Glue the longer 3/4” pipe into the bottom of the handle elbow (or T).

IMPORTANT: pass the 2” end cap up onto the long piece of 3/4” PVC.

IMPORTANT: pass the thread end of the 2” long 5/16” bolt out the end of the 3/4” end cap before gluing to the lower end of the 3/4” pipe.

Thread the washer and lock nut onto the 5/16” bolt and tighten (be careful not to over tighten).

Place the test plug on the end of the 5/16″ bolt and the wingnut after it (tighten by hand only).

The 2” pipe should slide over the test plug and into the end cap suspended on the handle.

I prefer to just push the long outer tube into the end cap near the handle instead of gluing it. This allows it to be quickly disassembled after use to rinse away all sand and saltwater. Also, I add a drop of 3-In-One oil to the end of the bolt and loosen the wing nut to allow the rubber O-ring to relax until needed again.

The amount of pressure the wingnut exerts on the O-ring will squeeze it outward against the sides of the tube. So when the handle is pulled upward, it creates a vacuum which draws water and sand (and hopefully a ghost shrimp) up into the tube. The contents are dispelled off to one side and examined for a ghost shrimp simply by pushing the handle back down in the tube.

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Hold the top of the ghost shrimp pump in one hand and the handle in the other. As you draw up on the handle with one arm, try to press the tube down into the sand by extending your other arm downward. This exercise will maximize the depth you are excavating with each ‘slurp’.

After squirting the contents off to one side, quickly reinsert the end of the tube into the depression you just created and repeat the pumping process. The accessible shrimp are usually near the top of their burrow. So after two to four ‘pumps’ you should have excavated down about 2 to 2 ½ feet. If you haven’t seen a shrimp by then your odds of finding one in that hole seem to decrease. So it’s probably best to just move on to the next burrow.

Detailed assembly instructions are available by searching ghost shrimp pump on the internet.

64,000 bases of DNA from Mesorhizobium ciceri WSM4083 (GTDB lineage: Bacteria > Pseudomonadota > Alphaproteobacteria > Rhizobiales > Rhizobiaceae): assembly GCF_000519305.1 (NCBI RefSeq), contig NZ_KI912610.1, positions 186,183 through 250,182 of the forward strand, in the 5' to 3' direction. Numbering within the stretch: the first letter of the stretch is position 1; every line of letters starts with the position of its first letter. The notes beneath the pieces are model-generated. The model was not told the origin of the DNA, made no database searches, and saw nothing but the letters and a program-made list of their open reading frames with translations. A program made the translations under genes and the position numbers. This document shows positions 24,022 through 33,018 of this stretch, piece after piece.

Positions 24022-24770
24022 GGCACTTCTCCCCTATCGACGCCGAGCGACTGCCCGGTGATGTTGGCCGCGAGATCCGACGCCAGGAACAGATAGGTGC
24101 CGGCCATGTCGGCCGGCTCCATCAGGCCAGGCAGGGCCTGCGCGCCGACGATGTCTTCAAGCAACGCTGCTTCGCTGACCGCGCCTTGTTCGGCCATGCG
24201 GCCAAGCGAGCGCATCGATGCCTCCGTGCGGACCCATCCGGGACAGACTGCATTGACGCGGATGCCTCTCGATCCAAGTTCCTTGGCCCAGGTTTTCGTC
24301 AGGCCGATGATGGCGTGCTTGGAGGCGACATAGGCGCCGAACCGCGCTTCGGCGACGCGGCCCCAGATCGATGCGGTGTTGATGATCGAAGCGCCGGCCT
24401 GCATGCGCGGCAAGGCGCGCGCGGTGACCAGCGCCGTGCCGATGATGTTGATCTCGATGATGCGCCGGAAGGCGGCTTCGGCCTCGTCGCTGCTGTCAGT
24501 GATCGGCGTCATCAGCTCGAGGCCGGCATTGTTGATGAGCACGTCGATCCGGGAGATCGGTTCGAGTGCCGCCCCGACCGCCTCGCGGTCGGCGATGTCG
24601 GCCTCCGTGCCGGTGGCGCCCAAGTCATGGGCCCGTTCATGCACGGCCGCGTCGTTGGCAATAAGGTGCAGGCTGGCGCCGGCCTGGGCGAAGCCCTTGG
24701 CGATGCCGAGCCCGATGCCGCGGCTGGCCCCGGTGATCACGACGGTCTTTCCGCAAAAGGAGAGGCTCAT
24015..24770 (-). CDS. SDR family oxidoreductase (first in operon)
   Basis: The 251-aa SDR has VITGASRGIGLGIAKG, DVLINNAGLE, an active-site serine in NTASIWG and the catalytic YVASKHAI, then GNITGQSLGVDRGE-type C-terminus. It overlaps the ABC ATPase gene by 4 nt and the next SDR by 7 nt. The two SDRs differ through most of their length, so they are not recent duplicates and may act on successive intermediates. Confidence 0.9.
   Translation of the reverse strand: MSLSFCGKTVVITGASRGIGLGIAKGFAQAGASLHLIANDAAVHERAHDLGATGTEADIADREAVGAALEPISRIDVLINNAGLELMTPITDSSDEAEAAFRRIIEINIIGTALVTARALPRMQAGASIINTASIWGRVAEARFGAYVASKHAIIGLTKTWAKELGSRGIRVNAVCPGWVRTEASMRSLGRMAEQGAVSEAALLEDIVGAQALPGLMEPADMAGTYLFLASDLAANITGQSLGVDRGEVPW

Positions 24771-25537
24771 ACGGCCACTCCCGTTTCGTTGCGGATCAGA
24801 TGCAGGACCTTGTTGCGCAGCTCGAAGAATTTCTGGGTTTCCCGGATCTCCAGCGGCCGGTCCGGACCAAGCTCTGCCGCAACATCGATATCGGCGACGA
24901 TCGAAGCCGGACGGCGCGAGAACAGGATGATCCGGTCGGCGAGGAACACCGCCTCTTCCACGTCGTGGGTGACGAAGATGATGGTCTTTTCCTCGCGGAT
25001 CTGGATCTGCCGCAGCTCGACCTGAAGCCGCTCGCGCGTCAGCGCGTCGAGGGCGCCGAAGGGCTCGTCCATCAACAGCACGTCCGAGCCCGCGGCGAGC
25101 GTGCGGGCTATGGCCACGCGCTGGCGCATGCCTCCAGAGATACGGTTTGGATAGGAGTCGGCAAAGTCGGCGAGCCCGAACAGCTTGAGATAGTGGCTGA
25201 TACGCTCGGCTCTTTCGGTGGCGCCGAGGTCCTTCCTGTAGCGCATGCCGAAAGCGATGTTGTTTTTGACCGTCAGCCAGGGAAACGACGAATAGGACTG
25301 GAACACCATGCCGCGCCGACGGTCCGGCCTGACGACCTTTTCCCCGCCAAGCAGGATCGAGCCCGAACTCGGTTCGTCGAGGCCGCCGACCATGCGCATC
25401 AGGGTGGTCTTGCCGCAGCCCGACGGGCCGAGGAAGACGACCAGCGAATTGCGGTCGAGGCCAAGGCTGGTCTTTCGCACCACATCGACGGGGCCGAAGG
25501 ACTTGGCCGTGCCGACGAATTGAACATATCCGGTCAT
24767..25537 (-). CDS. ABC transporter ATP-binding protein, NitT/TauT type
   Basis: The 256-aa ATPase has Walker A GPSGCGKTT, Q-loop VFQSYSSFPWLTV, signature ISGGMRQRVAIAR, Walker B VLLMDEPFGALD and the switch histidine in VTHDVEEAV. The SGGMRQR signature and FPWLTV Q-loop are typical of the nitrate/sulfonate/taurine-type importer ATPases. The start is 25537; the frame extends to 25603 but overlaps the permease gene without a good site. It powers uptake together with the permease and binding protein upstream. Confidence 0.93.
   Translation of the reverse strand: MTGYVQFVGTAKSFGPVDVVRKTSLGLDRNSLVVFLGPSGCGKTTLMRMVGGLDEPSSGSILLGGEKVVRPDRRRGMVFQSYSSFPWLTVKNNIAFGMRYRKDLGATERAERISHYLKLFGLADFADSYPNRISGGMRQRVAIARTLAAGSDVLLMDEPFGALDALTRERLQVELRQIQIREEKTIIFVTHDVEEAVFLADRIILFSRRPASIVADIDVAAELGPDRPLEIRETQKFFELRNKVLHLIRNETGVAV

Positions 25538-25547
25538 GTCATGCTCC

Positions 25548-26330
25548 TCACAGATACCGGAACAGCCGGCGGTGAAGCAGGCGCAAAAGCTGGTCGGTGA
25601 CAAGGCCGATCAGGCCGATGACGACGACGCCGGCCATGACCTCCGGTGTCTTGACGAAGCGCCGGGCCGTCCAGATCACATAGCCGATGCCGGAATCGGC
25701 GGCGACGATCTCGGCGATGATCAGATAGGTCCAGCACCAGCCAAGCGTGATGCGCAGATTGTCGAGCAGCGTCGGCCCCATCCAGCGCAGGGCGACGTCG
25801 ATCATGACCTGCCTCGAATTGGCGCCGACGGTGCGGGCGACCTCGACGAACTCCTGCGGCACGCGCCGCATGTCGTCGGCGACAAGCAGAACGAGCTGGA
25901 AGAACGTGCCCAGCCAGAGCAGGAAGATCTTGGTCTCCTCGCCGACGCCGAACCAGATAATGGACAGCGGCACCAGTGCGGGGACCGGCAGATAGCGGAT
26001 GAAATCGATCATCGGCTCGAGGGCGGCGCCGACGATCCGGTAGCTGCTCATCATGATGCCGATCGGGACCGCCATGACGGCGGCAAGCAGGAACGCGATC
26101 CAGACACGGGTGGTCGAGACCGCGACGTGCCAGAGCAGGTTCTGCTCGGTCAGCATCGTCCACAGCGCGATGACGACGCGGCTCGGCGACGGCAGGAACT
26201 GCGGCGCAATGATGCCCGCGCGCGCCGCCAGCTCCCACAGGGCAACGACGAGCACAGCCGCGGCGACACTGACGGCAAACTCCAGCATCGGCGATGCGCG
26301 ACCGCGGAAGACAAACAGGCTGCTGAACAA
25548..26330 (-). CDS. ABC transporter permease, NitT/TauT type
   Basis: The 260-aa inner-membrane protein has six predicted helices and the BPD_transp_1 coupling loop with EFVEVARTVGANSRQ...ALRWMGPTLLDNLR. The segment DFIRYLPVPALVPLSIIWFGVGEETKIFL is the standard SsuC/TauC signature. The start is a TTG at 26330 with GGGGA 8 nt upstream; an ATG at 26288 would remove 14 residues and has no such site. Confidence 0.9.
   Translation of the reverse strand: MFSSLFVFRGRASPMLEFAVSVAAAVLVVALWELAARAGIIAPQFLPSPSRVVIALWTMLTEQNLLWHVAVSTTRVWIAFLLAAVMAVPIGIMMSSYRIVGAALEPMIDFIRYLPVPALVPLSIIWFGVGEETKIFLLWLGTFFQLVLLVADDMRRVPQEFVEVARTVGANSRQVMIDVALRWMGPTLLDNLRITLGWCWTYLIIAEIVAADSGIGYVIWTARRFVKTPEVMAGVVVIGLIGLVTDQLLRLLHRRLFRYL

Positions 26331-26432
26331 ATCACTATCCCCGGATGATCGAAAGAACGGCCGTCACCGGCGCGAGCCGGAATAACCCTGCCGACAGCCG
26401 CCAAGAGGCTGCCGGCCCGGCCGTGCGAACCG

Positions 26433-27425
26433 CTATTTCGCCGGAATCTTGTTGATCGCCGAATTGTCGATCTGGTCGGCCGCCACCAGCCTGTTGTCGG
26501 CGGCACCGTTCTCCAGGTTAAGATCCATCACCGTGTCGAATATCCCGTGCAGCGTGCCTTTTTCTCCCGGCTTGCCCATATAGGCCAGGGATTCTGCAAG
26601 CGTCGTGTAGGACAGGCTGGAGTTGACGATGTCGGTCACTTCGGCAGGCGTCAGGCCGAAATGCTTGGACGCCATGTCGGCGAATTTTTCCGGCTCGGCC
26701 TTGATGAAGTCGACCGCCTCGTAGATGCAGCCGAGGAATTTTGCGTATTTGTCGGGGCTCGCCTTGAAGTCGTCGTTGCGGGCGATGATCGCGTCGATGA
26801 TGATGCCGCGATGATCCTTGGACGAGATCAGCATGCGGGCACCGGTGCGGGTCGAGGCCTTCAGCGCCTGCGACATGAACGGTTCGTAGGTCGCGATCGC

Sometimes you can get multiple ghost shrimp from a single hole. Photo provided by David Thornton.

I seem to have the best luck with the ghost shrimp pump on a dead low tide, just as the tide starts back in, but not always. Look for the burrows (or simply ‘open holes’ in the bottom) with a bit of sandy water discharging from them. That is usually indicative of a ghost shrimp which may be near the surface and actively digging. Once you get the rhythm of what to look for and how deep to go, it gets a bit easier. Usually bait gathering sessions last about an hour, to get 30-50 shrimp. But I like to take frequent breaks for rest or check my fishing rigs.

Often I just gather a few ghost shrimp to begin fishing with and then make several excursions nearby to get more as needed. They store well in a shallow pail or even a Ziploc bag in the cooler. Leftover ghost shrimp can be frozen (about 20 or so) in a bait cup or small Ziploc bag filled with seawater (not tap water). They will be a bit ‘mushy’ when thawed, but still, make great bait or even chum.   

Just about anyone can do this — even children. But it is a very strenuous workout. So be careful using muscles you may not ordinarily use, or use for long periods, especially in cold weather. Still, slurping the sand with your ghost shrimp pump is a great way to get outside even in cold weather and at least get some fantastic fishing bait. Good luck!